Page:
Europe would do well to observe and finely analyse these tensions as a way to bring Iran in from the cold and thus put increased pressure on the Kremlin. For those doubters voicing the argument that Russia will simply turn away from Europe and favour China, let us not forget that such a move requires huge infrastructural investments and will place Russia in a vulnerable position price-wise with its Asian clients. Whilst there is no doubt that the Asian market will in the long term be the greatest client of both Russia and Iran, in the short and even medium term Europe can use the embryonic rivalry between the two countries to its advantage.
Tread softly around soldiers Bibi and Recep Tayyip
Israel and Turkey – in the case of Russia, key allies in the region for a number of reasons – historic economic and geopolitical. Whilst it is not the intention of this article to delve into the history of Iran and Israel and point out the excellent bilateral relations pre-1979, the relations between Turkey and Iran deserve a little more investigation: yes the rivalry undoubted exists, as does the distrust, but the simple geographical proximity of these potential middle-east powerhouses means that both Ankara and Teheran have enormous economic potential interests – one need only look at Erdogan’s visit to Iran on the 7th of April this year to be convinced. In any case, both Russia and Iran must tread carefully when it comes to their respective relations with Turkey and Israel – on the surface, Russia has a distinct advantage, especially with regards to Tel-Aviv, and certainly the Sunni Gulf states will do anything in their power to increase the animosity between Israel and Iran.
Suffice to say therefore that Russia can potentially improve its geopolitical influence in the region by a careful campaign of seduction with Turkey and Israel. This would in turn place it in a strong position to become a major go-between in the region and with Iran. Though Teheran is no doubt grateful for Russian backing at the present time, it remains to be seen whether it will readily accept that Moscow becomes the arbitrator on its behalf in the region. Indeed, such a scenario would put Iran in a position of weakness (including economically) with regards to its northern partner, a condition that is unlikely to be accepted by the fiercely nationalist Iranian authorities.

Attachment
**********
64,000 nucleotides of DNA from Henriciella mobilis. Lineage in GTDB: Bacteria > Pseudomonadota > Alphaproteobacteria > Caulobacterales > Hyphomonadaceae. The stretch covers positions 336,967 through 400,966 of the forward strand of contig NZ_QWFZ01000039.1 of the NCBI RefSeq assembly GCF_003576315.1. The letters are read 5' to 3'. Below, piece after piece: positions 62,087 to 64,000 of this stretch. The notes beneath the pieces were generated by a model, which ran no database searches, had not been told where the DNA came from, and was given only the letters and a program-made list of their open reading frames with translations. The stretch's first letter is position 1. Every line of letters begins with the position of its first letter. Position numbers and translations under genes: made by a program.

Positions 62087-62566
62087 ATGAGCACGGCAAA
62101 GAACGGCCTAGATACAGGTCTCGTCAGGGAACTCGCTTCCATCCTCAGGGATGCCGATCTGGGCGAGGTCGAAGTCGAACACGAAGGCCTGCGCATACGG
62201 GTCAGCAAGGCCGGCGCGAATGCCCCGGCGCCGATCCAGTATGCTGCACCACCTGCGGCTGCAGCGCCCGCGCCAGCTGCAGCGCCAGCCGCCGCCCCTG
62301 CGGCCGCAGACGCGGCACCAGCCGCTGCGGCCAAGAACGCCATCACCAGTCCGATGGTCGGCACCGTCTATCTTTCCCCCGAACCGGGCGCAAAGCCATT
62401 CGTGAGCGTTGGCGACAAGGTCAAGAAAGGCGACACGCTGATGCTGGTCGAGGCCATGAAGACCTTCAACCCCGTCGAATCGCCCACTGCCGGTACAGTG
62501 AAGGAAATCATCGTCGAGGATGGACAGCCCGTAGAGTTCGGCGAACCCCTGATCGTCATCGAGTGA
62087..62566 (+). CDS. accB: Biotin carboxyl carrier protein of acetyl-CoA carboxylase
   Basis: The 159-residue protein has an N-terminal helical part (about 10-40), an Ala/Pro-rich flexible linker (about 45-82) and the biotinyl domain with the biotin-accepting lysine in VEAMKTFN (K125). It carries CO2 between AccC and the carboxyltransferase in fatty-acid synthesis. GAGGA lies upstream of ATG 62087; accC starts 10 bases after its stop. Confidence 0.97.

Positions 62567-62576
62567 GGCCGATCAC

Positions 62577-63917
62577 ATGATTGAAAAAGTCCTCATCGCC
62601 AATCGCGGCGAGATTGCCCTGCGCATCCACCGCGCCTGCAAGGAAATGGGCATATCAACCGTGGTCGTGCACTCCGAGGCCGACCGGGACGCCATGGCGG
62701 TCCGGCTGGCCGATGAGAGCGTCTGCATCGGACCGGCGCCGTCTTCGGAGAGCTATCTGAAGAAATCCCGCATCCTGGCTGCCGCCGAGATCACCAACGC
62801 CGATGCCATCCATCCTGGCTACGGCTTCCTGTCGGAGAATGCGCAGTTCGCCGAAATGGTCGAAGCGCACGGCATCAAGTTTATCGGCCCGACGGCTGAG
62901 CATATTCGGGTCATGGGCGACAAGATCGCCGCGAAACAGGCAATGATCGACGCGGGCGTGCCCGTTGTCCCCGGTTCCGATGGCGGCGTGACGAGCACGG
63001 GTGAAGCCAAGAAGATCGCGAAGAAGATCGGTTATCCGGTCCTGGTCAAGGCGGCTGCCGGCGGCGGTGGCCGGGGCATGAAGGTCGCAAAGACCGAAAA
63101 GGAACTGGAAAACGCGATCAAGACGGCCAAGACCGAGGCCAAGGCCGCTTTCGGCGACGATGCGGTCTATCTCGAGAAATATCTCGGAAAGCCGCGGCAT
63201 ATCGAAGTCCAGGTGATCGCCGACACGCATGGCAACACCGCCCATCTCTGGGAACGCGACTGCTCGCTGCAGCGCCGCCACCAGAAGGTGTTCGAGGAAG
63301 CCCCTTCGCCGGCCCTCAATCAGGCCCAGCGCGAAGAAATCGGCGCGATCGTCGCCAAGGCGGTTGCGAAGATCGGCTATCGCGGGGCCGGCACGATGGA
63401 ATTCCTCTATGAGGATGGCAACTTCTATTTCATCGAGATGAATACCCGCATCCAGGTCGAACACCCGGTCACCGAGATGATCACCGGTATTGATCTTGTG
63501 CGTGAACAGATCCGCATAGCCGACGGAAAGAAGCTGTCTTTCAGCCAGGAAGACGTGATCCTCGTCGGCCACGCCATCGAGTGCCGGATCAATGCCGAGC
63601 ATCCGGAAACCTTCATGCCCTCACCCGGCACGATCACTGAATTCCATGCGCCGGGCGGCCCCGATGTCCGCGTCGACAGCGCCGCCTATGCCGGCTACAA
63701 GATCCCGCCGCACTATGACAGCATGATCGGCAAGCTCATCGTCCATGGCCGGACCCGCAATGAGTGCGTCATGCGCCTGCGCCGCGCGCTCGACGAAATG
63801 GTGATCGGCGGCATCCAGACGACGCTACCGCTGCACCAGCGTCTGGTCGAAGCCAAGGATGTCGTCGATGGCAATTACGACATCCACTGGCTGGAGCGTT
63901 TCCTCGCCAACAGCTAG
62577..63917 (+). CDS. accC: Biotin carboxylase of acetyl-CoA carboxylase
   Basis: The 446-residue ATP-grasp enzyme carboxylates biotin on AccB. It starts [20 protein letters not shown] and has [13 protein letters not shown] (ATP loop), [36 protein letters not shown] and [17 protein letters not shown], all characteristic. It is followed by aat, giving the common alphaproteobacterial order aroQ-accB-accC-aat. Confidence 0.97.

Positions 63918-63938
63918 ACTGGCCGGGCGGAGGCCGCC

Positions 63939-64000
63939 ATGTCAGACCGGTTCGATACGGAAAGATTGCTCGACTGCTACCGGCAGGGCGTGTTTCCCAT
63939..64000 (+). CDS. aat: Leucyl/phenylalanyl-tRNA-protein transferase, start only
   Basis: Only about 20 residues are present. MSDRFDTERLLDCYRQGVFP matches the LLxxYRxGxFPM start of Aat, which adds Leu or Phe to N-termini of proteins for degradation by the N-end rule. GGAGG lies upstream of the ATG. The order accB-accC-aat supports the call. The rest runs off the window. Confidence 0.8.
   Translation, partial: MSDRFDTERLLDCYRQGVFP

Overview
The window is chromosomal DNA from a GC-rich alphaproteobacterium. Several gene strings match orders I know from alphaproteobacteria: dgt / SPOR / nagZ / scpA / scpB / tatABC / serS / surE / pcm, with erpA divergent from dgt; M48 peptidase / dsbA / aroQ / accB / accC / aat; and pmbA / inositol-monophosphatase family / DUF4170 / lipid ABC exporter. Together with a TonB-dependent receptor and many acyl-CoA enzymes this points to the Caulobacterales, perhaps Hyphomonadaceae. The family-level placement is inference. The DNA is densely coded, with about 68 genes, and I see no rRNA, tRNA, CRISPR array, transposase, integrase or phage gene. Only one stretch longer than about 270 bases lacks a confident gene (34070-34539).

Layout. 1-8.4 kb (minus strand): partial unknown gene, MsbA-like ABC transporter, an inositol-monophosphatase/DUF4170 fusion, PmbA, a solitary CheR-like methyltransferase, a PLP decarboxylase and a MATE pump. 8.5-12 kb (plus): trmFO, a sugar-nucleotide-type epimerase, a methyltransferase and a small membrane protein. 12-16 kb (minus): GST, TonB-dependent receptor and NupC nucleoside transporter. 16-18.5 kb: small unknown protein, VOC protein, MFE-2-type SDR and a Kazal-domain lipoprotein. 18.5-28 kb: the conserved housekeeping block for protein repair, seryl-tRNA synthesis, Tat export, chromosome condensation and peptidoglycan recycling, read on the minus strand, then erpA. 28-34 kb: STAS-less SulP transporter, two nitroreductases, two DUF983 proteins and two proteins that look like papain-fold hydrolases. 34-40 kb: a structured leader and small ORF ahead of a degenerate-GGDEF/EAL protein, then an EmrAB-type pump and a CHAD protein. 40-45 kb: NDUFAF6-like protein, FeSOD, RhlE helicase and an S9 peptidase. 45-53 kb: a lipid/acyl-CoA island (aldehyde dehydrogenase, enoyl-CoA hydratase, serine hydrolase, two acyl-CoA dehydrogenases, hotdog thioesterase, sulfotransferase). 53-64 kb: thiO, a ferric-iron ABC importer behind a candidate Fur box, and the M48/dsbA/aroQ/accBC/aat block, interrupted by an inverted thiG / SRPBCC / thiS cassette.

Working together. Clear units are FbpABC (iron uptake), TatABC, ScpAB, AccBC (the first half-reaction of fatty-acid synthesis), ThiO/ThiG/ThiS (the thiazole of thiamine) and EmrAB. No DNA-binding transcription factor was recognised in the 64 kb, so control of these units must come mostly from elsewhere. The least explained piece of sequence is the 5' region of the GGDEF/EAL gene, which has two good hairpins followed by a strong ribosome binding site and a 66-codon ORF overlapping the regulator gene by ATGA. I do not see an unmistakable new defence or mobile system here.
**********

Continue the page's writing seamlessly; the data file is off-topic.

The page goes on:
I now dub thee worthy of our company
As stated on numerous occasions, Europe’s strength is its economic potential – yet apart from the trade deals that no-doubt would be welcome in Iran, Europe can also smear a veneer of legitimacy on countries and regimes that the US is incapable of, precisely because of its pluri-national composition. Were Europe to make itself known to Iran, it would most probably find a warm reception from the other side – true, the savvy Iranian politicians would not go out of their way to please a new-found partner, as such a policy would not serve its best interests. However, inclusion of Iran, at the request of Europe, in international conferences for example on Syria, Iraq or Afghanistan would certainly help woo Teheran to a European tune.
Needless to say that it is better to have some relations with a country than none at all if one wishes to have any semblance of leverage – additionally, Europe would appear more proactive on these issues (Syria, Iraq) rather than hopelessly passive as is the case today. Secondly, outstretching a hand to Iran might also have a beneficial effect on Russia – Europe would show that it is not a slave to US foreign policy (as Russian media outlets have claimed with regards to the Ukrainian crisis) and the pressure would be on the Kremlin to be more accommodating for fear of appearing unreasonable – the last thing President Putin wishes to be seen as at the moment.